News / Europe

    Identifying Source of Deadly E. Coli Remains a Challenge

    Europe outbreak could end before mystery is solved

    With the number of new E. coli cases appearing to slow down in Europe, the outbreak could soon end without health experts identifying the cause.
    With the number of new E. coli cases appearing to slow down in Europe, the outbreak could soon end without health experts identifying the cause.

    Multimedia

    Audio

    Frustration is building in Europe as the source of Germany's E. coli outbreak remains unsolved. U.S. health experts say tracking down a deadly germ can be a complicated task.

    When they notice an unusual number of people coming down with food poisoning, the first thing public health officials do is try to find out what they all ate recently. E. coli usually takes three or four days to make a person sick, but it may take a week or more. And that presents the first problem.

    "Can you tell me what you ate for dinner on May 30?" asks David Weber, professor of epidemiology at the University of North Carolina at Chapel Hill. He says people often do not remember everything they ate over the past week. And even if they do, they may not know all the ingredients, or where they came from. For example, he says, a tomato condiment called salsa was one of the suspects in a 2008 Salmonella outbreak in the United States.

    "It's not just the salsa, but in the salsa are tomatoes, onions, peppers, spices. And then, which manufacturer made the salsa? Where did they get the tomatoes from? Who was the wholesaler? How many different growers provided tomatoes during that week to that wholesaler?"

    Tracing the germ all the way back to the grower may help investigators figure out what went wrong and how to keep it from happening again. But whatever crop is causing the outbreak was picked some time ago. And by the time investigators get to the farm,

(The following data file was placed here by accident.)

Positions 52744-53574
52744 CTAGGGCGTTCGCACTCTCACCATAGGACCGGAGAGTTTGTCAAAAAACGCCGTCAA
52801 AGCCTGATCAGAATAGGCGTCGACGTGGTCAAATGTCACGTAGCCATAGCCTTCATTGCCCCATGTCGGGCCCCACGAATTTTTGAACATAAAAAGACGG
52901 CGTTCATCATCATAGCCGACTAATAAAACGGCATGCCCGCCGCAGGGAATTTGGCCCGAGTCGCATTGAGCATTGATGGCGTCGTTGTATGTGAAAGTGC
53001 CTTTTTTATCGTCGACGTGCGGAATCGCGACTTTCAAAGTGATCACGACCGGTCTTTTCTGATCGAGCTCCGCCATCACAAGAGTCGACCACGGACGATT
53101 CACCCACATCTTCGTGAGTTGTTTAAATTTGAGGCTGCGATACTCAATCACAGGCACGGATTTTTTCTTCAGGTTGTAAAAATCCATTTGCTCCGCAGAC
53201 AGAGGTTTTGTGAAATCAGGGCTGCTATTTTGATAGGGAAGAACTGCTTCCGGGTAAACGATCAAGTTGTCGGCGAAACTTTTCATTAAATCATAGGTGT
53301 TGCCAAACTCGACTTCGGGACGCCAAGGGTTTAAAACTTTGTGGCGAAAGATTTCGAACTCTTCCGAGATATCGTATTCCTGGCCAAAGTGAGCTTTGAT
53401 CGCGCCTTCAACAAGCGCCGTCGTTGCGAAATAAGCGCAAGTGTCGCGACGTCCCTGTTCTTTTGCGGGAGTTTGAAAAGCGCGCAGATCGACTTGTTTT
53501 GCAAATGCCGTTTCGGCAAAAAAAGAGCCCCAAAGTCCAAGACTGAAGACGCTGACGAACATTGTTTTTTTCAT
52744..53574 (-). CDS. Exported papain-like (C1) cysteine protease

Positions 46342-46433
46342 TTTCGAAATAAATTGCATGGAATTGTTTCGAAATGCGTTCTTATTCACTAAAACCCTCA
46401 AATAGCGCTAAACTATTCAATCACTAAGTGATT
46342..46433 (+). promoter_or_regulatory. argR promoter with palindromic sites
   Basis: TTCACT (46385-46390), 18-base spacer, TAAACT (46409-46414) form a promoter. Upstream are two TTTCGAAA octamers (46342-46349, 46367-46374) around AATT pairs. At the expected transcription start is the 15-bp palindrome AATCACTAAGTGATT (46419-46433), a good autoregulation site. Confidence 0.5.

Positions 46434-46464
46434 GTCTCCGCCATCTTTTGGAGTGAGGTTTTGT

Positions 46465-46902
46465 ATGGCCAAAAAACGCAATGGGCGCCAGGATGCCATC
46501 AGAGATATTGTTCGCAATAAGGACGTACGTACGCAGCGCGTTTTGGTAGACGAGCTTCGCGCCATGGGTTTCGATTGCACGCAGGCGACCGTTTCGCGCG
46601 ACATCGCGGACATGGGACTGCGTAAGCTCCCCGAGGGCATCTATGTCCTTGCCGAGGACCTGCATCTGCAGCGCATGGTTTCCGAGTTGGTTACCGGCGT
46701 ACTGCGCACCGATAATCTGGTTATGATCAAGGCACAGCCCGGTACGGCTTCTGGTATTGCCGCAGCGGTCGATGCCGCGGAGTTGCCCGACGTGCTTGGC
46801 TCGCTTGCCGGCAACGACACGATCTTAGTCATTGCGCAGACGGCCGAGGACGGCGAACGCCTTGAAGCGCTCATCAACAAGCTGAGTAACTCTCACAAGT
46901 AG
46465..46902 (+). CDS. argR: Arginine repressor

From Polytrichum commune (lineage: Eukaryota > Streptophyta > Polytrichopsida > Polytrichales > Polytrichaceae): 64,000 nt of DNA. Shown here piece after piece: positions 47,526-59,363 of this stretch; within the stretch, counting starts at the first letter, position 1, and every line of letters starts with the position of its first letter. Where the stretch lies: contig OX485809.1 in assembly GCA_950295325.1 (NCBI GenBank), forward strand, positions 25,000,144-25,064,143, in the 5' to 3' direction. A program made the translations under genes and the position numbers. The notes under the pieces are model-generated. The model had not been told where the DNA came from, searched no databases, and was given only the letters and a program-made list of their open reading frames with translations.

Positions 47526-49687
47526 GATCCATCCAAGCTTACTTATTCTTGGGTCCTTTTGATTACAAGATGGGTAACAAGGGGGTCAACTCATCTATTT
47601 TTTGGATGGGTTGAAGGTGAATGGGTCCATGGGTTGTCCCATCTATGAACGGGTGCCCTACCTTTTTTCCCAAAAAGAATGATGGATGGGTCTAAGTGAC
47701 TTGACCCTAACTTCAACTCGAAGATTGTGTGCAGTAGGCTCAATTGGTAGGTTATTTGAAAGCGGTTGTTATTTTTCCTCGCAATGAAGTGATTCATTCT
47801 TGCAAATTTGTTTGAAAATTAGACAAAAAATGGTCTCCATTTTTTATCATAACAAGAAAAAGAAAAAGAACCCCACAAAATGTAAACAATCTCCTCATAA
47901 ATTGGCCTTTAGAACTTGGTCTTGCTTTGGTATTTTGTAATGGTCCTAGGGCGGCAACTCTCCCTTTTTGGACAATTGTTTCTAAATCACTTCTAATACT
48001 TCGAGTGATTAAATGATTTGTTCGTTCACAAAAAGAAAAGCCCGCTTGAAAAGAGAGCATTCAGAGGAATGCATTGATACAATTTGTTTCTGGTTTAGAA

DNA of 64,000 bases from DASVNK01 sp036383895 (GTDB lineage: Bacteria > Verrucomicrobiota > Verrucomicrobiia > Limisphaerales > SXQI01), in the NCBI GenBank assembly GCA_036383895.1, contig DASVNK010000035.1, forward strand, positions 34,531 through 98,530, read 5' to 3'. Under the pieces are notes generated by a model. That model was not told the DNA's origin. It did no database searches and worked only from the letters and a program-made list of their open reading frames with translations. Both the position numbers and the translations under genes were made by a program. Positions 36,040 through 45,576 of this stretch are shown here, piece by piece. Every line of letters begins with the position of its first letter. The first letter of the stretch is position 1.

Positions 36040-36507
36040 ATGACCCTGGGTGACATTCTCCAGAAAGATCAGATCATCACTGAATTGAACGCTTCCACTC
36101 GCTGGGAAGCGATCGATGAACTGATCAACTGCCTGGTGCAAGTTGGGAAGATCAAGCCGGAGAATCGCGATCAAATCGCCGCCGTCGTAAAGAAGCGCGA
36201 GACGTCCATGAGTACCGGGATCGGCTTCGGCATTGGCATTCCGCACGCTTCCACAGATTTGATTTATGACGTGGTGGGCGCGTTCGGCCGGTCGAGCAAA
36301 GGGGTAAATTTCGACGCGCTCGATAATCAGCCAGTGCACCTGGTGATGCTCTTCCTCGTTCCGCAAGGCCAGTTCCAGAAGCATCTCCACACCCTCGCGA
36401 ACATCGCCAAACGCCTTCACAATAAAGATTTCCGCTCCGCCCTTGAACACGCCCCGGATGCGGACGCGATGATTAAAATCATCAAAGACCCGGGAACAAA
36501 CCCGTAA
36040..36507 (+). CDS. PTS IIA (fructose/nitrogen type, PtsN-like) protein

"That crop may be gone. It may even be plowed under," says Ben Chapman, a food safety expert at North Carolina State University. He notes that investigators have been focusing on fresh produce, but at this point, weeks after the outbreak started, they may not even be able to trace the offending item as far as the patient's refrigerator.

    "It's pretty unlikely that you have a cucumber or a tomato or lettuce sticking around in your fridge six or seven weeks after being exposed," says Chapman.

    Given all the complications, it may be surprising that investigators ever figure out the cause of an outbreak. But the science of epidemiology has gotten very good in recent years, and most of the time they do.  

    The U.S. state of Oregon's public health department is recognized as one of the nation's best. But sometimes officials there are stumped.

    "There have been a couple where there's been, really, at the end of the day, no idea what the product was. It's clearly gone. The outbreak ends. It's very frustrating. But, whatever it was, it disappeared," says William Keene, senior epidemiologist for the Oregon public health department.

    Meanwhile, European officials say the number of new E. coli cases appears to be slowing down. That may mean the outbreak will soon come to an end, with or without identifying the cause.


    Steve Baragona

    Steve Baragona is an award-winning multimedia journalist covering science, environment and health.

    He spent eight years in molecular biology and infectious disease research before deciding that writing about science was more fun than doing it. He graduated from the University of North Carolina at Chapel Hill with a master’s degree in journalism in 2002.

    You May Like

    US Internet Giants, EU Reach Deal to Combat Online Hate Speech

    Facebook, Twitter, Google and Microsoft commit to ‘quickly and efficiently’ act to clamp down on use of social media to incite violence, terror

    Video Tunisia’s Ennahda Party Begins a New Political Chapter

    Party now moves to separate its political and religious activities; change described by party members as pragmatic response to political and economic challenges facing Tunisia today

    Virtual Reality Fine-tuned at Asia Tech Show

    Microchip designers hope to improve resolution for users of systems that can turn your bedroom into the ocean floor

    This forum has been closed.
    Comments
         
    There are no comments in this forum. Be first and add one

    Featured Videos

    Your JavaScript is turned off or you have an old version of Adobe's Flash Player. Get the latest Flash player.
    Tech Startups Showcase Wares at Amsterdam Conferencei
    X
    Serginho Roosblad
    May 30, 2016 5:11 PM